Then there’s this gem from Swamiji: ‘Retire to the centre of your being, which is calmness. … Remain clam, serene, always in command of yourself.’ And this one: ‘Stillness is the altar of spirit.’ So, as the Bible also says, ‘Be still, and know …’ (Ps 46:10). Note the connection---first, you get still, then you know. True knowledge---or wisdom---comes when we are still. Yogananda wrote, ‘Each minute of life should be a divine quest.’ Yes, a quest for stillness and spiritual knowledge.

Here's a short YouTube video, containing some wonderful archival footage from 1936, in which Paramahansaji gives some advice on how to sleep correctly:

Both gurus made it perfectly clear that true spiritual knowledge was costly. ‘Until we give up the world manufactured by the ego, never can we enter the Kingdom of Heaven,’ wrote Swamiji. ‘None ever did, none ever will.’ In a similar vein, Paramahansaji wrote, ‘To humble the ego or false self is to discover one’s eternal identity.’ He also spoke of the 'old habit-bound self' and ‘false identifications’ with body sensations as well as thoughts, feelings, and other mental images. Elsewhere Paramahansaji referred to these things as ‘false egoistic limitations’---those ‘I’s’ and ‘me’s’ that we mistakenly and unthinkingly believe are the ‘real’ person each one of us is. Yes, the ego or false self—which we tend to generate almost every moment of the day when we are not living mindfully---stands in the way of our seeing things-as-they-really-are

What, then, are we to do? Well, the ego or false self needs to be crucified, with deep humility, on the altar of mindfulness. In the words of Swamiji, ‘Put out self, forget it. … Get rid of the little “I” and let only the great “I” live. … The little separate self must die.’ Or, in the words of Paramahansaji: 'Your beliefs won't save you. ... Salvation means freedom from ego-limitation, which is imposed on the soul [mind] through attachment to body-consciousness. ... Stop dwelling on the thought of "I", "I".' In short, let go.

Of course, the same truth is contained in all sacred scripture. Here's one I like: 'The person of self-control, roaming among material objects with subjugated senses, and devoid of attraction and replusion, attains an unshakable inner calmness' (Bhagavad-Gita 2:64). Here's another---this one from the Bible: 'Have this mind among yourselves, which was in Christ Jesus' (Phil 2:5). And I love this prayer of Swamiji: 'May the Lord ever protect you from illusion and delusion!' That just about says it all.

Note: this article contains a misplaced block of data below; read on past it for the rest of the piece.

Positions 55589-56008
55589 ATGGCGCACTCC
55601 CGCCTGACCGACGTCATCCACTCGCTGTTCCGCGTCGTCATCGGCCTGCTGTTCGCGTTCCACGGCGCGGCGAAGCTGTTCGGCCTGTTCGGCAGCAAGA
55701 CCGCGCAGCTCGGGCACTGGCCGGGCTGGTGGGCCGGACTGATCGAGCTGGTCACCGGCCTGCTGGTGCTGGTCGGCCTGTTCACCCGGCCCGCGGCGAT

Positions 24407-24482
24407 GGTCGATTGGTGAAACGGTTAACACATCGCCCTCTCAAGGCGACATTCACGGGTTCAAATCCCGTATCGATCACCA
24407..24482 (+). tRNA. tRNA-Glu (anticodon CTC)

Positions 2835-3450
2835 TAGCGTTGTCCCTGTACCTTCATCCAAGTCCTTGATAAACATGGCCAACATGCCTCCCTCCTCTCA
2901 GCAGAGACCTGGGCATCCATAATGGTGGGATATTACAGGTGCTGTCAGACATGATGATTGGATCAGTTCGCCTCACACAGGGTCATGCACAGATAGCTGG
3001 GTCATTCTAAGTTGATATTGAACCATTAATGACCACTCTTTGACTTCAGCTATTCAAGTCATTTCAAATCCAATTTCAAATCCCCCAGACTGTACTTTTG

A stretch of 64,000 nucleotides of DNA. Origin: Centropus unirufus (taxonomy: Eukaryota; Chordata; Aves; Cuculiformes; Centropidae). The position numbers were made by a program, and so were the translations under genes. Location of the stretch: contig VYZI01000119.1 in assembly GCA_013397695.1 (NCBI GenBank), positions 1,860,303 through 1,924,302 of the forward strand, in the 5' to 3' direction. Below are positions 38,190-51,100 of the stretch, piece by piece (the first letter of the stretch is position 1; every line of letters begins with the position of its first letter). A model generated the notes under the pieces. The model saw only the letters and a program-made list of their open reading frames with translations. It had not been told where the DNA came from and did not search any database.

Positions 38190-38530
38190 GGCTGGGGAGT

So, stop holding on to your little separate selves. Let them go. Let them die on you---mindfully.


Saturday, October 5, 2013


For once, a relatively short post.

We all want to be happy, but most of us regularly engage in certain self-defeating behaviour (including self-sabotaging subconscious programming) that prevents us from being happy ... as well as from seeing things-as-they-really-are.

I recently came across this gem from the Indian mystic and spiritual leader Maharaj Charan Singh [pictured left]:

‘There is something wrong with us. We never want to be happy at the present moment. Either we are worried about what we have done or about what is going to happen to us. We don’t want to make the best use of the present moment. If we make this moment happy, our past automatically becomes happy, and we have no time to worry about the future. So we must take life as it comes and spend it happily. Every moment should be spent happily. …’

Dr Emmet Fox [pictured right], the famous New Thought minister, lecturer, and author, made a similar point when he wrote:

‘Has it ever occurred to you that the only time you ever have is the present moment? … What that means is that you can only live in the present. It means you can only act in the present. It means you can only experience in the present. Above all, it means that the only thing you have to heal is the present thought. … All that you can know is your present thought, and all that you can experience is the outer expression of all the thoughts and beliefs that you are holding at the present time. 

'What you call the past can only be your memory of the past. The seeming consequences of past events, be they good or bad, are still but the expression of your present state of mind (including, of course, the subconscious). What are all the future things that you may be planning, or things that you may be dreading? All this is still but a present state of mind. This is the real meaning of the traditional phrase, "The Eternal Now." The only joy you can experience is the joy you experience now. A happy memory is a present joy. The only pain you can experience is the pain of the present moment. Sad memories are present pain. Get the present moment right. …’

There is no 'way,' as such, to happiness; rather, happiness is the way. Things do not 'make' you happy. Happiness depends upon 'no-thing,' and 'no-thing-ness'---the latter being a munificent state of consciousness---is synonymous with happiness, peace of mind, and serenity. So, choose to be happy---now! (Yes, it is a choice.) In this very present moment. Make the most of the present moment---and make every moment count! If you do that properly, your past, as well as any fears you might hold about the future, will disappear---instantaneously! Forever! Make a decision to do only this---heal the present thought. Get that right. Get the present moment right.